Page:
The Grumman S-2 Tracker was the first purpose-built, anti-submarine warfare (ASW) aircraft to enter service with the U.S. Navy. Prior to the Tracker, ASW duties
were performed by the Grumman AF Guardian, but using two aircraft: one with the detection gear and the other with the weapon systems. The Tracker combined
both functions in one aircraft. The Tracker was of conventional design with twin Wright Cyclone R-1820 nine cylinder radial propeller engines, a high wing and
tricycle undercarriage. The aircraft was manned by a crew of four. Entering service in 1954, the Tracker saw service in the U.S. Navy until the mid-1970s. The
Tracker was exported to a number of navies around the world and is still in service in Argentina and Brazil.

The Grumman E-1 Tracer, based on the Tracker, was the first purpose built airborne early warning aircraft used by the United States Navy. The Tracer was fitted
with the Hazeltine AN/APS-82 in a radome atop the fuselage. Like the Tracker, the Tracer had folding wings for compact storage aboard aircraft carriers. However,
because of the radome, the wings on the Tracer were folding along the sides of the fuselage, unlike the Tracker which had its wings folded upwards. The Tracer
entered service in 1958 and also served into the mid-1970s when it was replaced by the Grumman E-2 Hawkeye. Prior to 1962, the Tracker was known as the S2F
and earned the nickname “Stoof” (S-two-F) and the Tracer, because of its radome, was called "Stoof with a Roof."
The L'Arsenal Kits - The Grumman S-2 Tracker and E-1 Tracer are the latest releases in L’Arsenal’s line of 1/350 scale aircraft. Each are sold separately and
packaged in a ziplock bag. Each bag contains resin and photo-etch parts to build two aircraft with the option of having the wings extended and ready for operation on
a carrier deck or in a stowed position with wings folded. No decals are provided. As you can see from the photos, the majority of the parts are distinct for each
plane. The only common parts are the resin landing wheels and the photo-etch. The detailed fuselages, vertical tail fins and horizontal stabilizers are well cast as one
piece with good details, like recessed flaps and cockpit windows. Each airplane is attached to a casting runner which is done in such a way as to prevent warping of
the stabilizers and tail fins, which is a common problem for resin aircraft. The attachment point is thin, so removing the casting runner should be fairly easy with a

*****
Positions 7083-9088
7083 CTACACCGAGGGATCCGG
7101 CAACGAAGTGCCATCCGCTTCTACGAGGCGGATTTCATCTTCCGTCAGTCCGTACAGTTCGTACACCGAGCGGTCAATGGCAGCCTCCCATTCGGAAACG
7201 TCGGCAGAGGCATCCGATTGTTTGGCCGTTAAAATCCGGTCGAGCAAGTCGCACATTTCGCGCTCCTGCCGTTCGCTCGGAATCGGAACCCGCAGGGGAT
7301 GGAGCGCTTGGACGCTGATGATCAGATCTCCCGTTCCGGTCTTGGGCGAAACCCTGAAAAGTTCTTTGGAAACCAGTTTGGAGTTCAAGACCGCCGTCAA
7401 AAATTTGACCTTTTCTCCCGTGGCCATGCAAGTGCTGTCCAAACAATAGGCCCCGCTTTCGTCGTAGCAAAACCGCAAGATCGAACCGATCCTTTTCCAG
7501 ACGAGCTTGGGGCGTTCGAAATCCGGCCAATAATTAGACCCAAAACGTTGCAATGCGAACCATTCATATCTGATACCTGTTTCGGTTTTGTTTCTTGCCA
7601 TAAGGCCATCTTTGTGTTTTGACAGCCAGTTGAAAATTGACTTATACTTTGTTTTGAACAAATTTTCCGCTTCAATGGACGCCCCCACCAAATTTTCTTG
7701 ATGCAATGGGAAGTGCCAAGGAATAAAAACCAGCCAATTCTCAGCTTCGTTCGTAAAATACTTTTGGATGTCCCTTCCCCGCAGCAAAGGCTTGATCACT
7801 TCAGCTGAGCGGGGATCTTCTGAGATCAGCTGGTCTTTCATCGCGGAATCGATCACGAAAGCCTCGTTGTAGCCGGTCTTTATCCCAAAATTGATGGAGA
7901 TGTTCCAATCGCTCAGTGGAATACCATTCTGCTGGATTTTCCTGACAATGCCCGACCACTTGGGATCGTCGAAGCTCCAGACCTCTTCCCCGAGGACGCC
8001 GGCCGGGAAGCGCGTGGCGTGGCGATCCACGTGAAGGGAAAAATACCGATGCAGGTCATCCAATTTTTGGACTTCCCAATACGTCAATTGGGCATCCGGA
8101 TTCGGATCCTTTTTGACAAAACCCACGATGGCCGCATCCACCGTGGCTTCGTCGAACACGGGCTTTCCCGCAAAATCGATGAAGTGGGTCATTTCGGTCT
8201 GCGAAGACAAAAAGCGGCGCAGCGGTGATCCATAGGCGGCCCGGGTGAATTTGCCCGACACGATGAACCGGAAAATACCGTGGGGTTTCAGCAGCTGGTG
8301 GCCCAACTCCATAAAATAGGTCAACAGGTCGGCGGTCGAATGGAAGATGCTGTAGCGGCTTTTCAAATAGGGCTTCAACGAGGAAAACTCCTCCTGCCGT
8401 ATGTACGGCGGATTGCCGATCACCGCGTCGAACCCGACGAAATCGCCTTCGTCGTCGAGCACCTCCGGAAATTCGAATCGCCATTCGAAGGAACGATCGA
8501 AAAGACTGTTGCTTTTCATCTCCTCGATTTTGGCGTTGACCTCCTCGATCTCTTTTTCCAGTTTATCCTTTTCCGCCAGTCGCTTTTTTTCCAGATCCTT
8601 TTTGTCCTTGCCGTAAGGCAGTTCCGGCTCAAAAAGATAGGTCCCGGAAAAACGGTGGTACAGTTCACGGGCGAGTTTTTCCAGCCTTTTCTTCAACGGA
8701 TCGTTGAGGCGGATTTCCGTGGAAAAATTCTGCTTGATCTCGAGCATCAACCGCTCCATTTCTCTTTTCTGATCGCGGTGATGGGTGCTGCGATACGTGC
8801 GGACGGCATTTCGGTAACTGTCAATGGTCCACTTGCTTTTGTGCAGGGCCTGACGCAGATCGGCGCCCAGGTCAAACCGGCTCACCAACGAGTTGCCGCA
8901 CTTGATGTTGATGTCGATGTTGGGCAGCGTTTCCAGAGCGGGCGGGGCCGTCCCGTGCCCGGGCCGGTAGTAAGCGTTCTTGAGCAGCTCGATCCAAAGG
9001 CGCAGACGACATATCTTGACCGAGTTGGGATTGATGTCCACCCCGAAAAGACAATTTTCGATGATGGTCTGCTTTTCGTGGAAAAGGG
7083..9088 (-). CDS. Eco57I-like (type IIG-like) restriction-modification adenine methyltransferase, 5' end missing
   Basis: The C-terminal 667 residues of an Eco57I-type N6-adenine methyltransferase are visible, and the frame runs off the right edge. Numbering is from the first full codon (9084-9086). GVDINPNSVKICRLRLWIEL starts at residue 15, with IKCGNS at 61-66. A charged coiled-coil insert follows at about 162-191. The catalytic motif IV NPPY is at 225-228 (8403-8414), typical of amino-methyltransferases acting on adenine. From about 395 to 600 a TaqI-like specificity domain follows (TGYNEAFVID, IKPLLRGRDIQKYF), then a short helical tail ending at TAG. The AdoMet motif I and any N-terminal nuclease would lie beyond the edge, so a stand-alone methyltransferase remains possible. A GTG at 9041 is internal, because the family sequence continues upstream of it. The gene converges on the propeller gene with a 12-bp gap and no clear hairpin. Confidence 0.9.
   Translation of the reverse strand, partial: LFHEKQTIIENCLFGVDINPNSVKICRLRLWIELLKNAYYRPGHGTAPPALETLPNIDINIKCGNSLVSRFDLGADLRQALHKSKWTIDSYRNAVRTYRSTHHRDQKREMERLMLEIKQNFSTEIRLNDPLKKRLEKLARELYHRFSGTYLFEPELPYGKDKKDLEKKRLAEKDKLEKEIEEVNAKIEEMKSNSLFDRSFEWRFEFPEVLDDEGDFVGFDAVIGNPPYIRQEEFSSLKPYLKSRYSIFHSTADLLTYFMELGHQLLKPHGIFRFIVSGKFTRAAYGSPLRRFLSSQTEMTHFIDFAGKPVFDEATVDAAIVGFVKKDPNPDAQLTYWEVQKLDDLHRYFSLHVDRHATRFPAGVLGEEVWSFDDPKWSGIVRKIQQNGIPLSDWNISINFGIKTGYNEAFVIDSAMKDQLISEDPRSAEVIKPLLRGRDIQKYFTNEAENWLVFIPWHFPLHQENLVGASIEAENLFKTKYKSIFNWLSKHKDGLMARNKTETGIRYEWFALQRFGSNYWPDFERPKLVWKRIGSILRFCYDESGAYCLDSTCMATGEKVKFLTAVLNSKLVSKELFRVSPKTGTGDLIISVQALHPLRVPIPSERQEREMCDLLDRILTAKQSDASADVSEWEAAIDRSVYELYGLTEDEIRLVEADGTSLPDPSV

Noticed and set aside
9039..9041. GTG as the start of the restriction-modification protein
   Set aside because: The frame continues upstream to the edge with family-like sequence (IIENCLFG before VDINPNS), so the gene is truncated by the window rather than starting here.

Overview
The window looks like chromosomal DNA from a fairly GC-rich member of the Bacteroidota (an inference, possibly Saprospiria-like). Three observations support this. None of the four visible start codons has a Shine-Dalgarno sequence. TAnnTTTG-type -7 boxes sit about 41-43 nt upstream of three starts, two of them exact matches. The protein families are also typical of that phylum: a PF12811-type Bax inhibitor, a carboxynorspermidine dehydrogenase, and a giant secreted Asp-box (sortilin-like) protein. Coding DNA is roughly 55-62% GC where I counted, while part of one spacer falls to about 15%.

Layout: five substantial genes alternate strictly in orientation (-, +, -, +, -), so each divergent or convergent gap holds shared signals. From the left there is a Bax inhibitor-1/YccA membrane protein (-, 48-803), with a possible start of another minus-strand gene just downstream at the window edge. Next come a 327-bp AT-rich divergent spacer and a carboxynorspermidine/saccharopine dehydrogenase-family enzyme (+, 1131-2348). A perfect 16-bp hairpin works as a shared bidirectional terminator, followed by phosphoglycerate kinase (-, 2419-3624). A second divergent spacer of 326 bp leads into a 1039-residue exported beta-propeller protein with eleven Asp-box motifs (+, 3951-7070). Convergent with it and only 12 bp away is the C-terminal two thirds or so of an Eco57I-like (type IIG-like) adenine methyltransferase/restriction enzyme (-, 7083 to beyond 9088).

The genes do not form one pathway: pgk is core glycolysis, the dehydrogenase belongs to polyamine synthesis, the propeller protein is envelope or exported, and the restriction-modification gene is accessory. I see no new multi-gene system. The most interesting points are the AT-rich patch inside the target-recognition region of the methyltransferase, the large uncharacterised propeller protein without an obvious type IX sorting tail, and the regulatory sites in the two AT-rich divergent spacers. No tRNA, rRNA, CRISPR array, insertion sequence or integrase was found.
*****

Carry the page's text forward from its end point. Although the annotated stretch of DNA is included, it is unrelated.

razor blade followed up with some light sanding to remove any blemishes. The belly of the Tracker fuselage has the ECM antenna dome. There is a notch in the
fuselage to accommodate the wings, whether you choose the extended or folded version. Both versions have the engine nacelles cast into them which have the slots
for the landing gear underneath and the Tracer version having the main strut for the radome on top. Both versions of the wings have good detail like recessed flaps.
The parts are generally well cast though some spots have thin resin film that needs to be removed.

There are enough resin main and front landing wheels provided to equip 6 aircraft but that is a positive thing since the wheels are so small that it is good to have
extras in case you lose one or two in the process. The common photo-etch fret comes with parts for both airframes, so some are not used depending on which one
you are building. The brass parts include individual propeller blades, the ends for the center and outer wings of Tracker to be used when in a folded position, different
versions of the previous part for the Tracer, two types of support struts for the Tracer radome, main landing gear legs and doors, front landing gear leg and doors
and arrestor hooks. You get enough photo-etch equip six aircraft, so you have some extras in case you lose or mangle a particular part. Personally, I am not a fan of
the individual propeller blades and would have preferred more traditional full versions. My guess is that do to size constraints and the number of parts covering both
versions, there was not enough room to do it this way. What is surprising and disappointing with both versions is the lack of detailed assembly instructions. Instead,
you get four CAD images of a fully assembled aircraft, two with wings extended and two wings folded. These are not really useful in my opinion, especially with
fitting the struts for the Tracer radome, and blow-up illustrations with references to the photo-etch parts would have been much better. You will need additional
references to aide with the assembly.
Overall these are good aircraft accessory sets that would look great sitting on the flight deck of a 1960s early 1970s era aircraft carrier, such as the Gallery Intrepid,
Enterprise or Trumpeter Kitty Hawk or Constellation. The lack of adequate assembly instructions mars an otherwise quality product. My thanks to L’Arsenal
2.0 for the review samples.
Felix Bustelo